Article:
There's a bit of baloney floating around the Internet ether right now, stating that Windows Server 2008 is somehow magically "20 percent faster" than Windows Vista and is, thus, the ultimate workstation OS. A story making this claim, from Blorge, was quoted everywhere online so I decided to see how this event unfurled. Sure enough, the title of the Blorge article, "Windows Server 2008 is 20% faster than Vista," seems unequivocal. But jump into this so-called story and you'll see the waffling begin. After configuring Windows 2008 properly (a process that "isn't easy" according to Blorge), the new OS "can be 20 percent faster than Vista." But it doesn't say how this claim was arrived at, linking instead to an Information Week article declaring that Windows 2008 is the "speediest and most secure version of Windows to come along in a decade." But how does InformationWeek determine this? Instead of actually testing the performance of the system itself, this site links to a blog whose tests show that Windows 2008 is "almost 20 percent faster ... in some tests" than Vista. Ah. "Almost." "In some tests." It turns out that the "almost 20 percent" gain occurred in only one performance benchmark, and that test was performed on just a single machine. How much testing was done overall? They ran three benchmarks. Three. And the average performance delta between Windows 2008 and Vista was actually 14 percent, not "almost 20 percent." As for that one test that was "almost 20 percent," the actual performance delta was 16 percent, not 20. But hey, what the heck: There's no reason you can't turn one test, by one blog, performed once on one machine, info definitive proof that Windows 2008 is 20 percent "faster" than Windows Vista. I mean, after all, I'm sure the test was done fairly and correctly the only time it was performed. By whoever did it. But we do know why they did it: A Microsoft blogger, they say, shows us how to turn Windows 2008 into a Vista knockoff, "one that's faster and more scalable than the original." Except that that's not what this blogger wrote at all: Instead, he wrote only that you could make Windows Server 2008 "look and feel" like Vista and made absolutely no performance claims at all. In fact, implementing some of his dubious advice (enabling Hyper-V) will actually turn off power management completely. I wonder if that accounts for that 20 percent performance boost? Sorry, I don't mean to over-think this. Unlike some other people.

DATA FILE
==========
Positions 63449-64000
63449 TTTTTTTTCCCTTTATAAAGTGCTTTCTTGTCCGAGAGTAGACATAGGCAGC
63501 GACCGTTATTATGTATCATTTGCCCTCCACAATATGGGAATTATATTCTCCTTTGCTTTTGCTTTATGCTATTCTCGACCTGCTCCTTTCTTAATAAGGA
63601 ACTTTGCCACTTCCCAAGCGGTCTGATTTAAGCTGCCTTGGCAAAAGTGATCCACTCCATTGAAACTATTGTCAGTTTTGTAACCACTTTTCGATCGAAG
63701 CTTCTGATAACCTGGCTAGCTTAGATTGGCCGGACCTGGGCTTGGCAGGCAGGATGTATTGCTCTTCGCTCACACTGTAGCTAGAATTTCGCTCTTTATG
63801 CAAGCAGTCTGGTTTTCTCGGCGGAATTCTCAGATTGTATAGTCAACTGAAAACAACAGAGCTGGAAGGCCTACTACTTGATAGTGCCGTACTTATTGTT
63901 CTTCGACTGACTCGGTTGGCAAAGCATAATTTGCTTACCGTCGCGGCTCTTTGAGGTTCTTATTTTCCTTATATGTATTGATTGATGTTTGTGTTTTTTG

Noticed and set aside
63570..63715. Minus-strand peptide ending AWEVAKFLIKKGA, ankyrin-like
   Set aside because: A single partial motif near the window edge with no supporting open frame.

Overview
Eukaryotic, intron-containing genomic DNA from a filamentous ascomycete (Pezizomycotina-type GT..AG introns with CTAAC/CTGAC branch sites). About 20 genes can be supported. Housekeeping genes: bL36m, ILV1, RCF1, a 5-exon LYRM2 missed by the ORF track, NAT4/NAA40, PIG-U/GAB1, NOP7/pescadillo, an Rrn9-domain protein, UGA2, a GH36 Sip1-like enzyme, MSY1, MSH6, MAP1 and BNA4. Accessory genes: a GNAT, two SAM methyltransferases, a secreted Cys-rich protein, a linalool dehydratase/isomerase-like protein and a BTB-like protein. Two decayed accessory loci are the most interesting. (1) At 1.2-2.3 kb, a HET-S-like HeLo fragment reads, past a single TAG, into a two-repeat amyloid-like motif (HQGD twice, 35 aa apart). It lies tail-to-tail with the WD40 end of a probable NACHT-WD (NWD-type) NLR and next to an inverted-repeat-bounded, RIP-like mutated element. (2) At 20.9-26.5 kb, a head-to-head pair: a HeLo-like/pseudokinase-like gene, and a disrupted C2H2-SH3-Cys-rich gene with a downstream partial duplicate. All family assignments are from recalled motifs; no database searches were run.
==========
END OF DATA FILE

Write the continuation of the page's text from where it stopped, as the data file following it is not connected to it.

Follow the progression, my friends, and discover how myth becomes reality on the Internet:
Culprit #1: Activewin and dozens of other sites where no juicy headline need be scrutinized
Culprit #2: Blorg, where "almost 20%" becomes a definitive 20 percent
Culprit #3: InformationWeek, where it must be true if someone else says they tested it
Culprit #4: xpnet blog, where misquoting a blog leads to 3 tests on a single machine
Misquoted originator of this mess: Vijayshinva Karnure, who may very well have valid reasons for running Windows 2008 as a workstation OS
Read 'em and weep, both for the future of journalism and for the continued right-wing conspiracy (for lack of a better term) against Windows Vista.